Just don’t overdo it with the water as that may cause hyponatremia, or water intoxication - a problem that usually occurs among endurance athletes (like computer geeks, only they may run faster and longer). You’ll experience apathy, confusion, nausea, and fatigue with hyponatremia just as you would with dehydration. If untreated, hyponatremia can lead to seizures, coma or death.

13. Don’t smoke.

One way for a computer geek to quit smoking is to avoid smoking around his or her computer. Outside of the long-term effects of smoking (wrinkles, yellow teeth, cancer), smoking increases the heartbeat and can create feelings of anxiety in teens and young adults. Cigarette smoke also gums up a computer’s inner workings, a problem that can add to a smoker’s financial bottom line. Although quitting can also create feelings of anxiety, plenty of stop-smoking remedies are available today. When the urge hits, even if you wear a patch, chew nicotine gum, or take medication, you can learn to alter your behaviors
by taking a walk, working in a place where no smoking is allowed, or try to take a nap if the urge overwhelms you. If you want more reinforcement, visit sites like for free help.

14. Practice Pranayama (deep breathing).

Dr. Andy Weil proposes that smokers seem to substitute smoking for the natural deep breathing exercises that many health-minded people employ to relieve stress. Anyone who feels anxious could benefit from deep breathing, which is the Pranayama aspect of Yoga. Deep, slow, yoga breathing reduces the workload for the heart, assists in weight control, and relaxes the mind and body. You can find detailed instructions on how to practice Pranayama for free online.

15. Change your posture.

Deep breathing can help to improve your posture, but a good chair or other options for other situations (like an affinity for sitting on the floor) can help to correct your posture as well. Practice that posture with free information on how to build a healthy back from the Cleveland Clinic. You can lean on Cornell University’s Ergonomics Web for information on everything from choosing the right chair to the best way to work while sitting on the floor as well. While posture is an important tool to correct everything from headaches to foot pain, Cornell also dissects the effects that poor lighting and air quality have on your computer-related health.

16. Identify ergonomic computer workstation problems.

Cornell offers many tools for you to create an ergonomic work environment, and OSHA (Occupational Safety and Health Administration) provides a four-pronged approach that addresses musculoskeletal disorders (MSDs) in the workplace. Use this latter resource to identify possible solutions for potential contributing conditions, or use their evaluation checklist to make sure that your computer work environment is physically beneficial.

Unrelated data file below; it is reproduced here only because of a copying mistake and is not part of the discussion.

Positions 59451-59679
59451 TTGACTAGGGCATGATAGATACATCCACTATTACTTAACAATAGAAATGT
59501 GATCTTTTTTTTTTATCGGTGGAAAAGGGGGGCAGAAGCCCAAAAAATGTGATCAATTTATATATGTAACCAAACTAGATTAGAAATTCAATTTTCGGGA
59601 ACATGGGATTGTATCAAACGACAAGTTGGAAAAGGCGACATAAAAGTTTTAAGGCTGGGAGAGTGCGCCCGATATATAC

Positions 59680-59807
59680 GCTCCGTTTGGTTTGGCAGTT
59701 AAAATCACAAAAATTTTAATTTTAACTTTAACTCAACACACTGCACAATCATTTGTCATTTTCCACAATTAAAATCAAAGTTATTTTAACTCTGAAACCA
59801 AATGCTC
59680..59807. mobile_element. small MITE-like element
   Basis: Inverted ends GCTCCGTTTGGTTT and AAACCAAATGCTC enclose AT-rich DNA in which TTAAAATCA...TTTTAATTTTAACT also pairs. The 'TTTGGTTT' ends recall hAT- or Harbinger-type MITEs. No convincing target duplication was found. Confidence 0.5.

17. Adjust your laptop environment.

Not surprisingly, laptop ergonomics are different than desktop ergonomics. Learn how to adjust your laptop environment so that you can work in comfort.

18. Avoid eyestrain.

If you experience burning, tightness, sharp pains, dull pains, watering, blurring, double vision, headaches, and other sensations in your eyes, something isn’t right in the vision department. Learn how to recognize and prevent some eyestrain problems. If you haven’t visited an eye doctor in over a year, make an appointment now to make sure that your vision problems are physical rather than caused by your environment.

19. Learn to recognize an emotionally toxic environment.

Pain can go beyond the physical, as a person’s capacity to manage their environment has a direct correlation to his or her overall mental and physical wellness. A toxic workplace can create an equally polluted frame of mind that can affect a person both emotionally and mentally. The result is an elevation of stress hormones, and each person will react differently to those increased levels. One way to remedy this problem is to learn how to recognize a toxic workplace, and to also recognize the behaviors and responses to unhealthy situations. Once again, exercise can help you to rid yourself from those feelings of anger and helplessness and to regain focus and balance, but conflict resolution can help to relieve stress as well.

20. Learn to recognize a physically toxic environment.

You might love mushrooms, but some fungal molds can cause anything from mild allergies to toxicity. Whether you work at home or in an office, you can test for mold with kits that cost little more than postage and handling. If you don’t want to go that route, you can have your home or office tested by an AIHA (Accredited Industrial Hygiene Association) professional.

21. Avoid multitasking.

Some say that the willingness to multitask is a response to the “fight or flight” syndrome, where the multitasker uses simultaneous tasks to avoid confronting emotional issues. On the other hand, multitasking has been born out of the ability to accomplish several tasks at one time through technology. But, it was proven six years ago that multitasking can be counterproductive and that it can also cause health problems including anxiety and depression. In fact, a one-second delay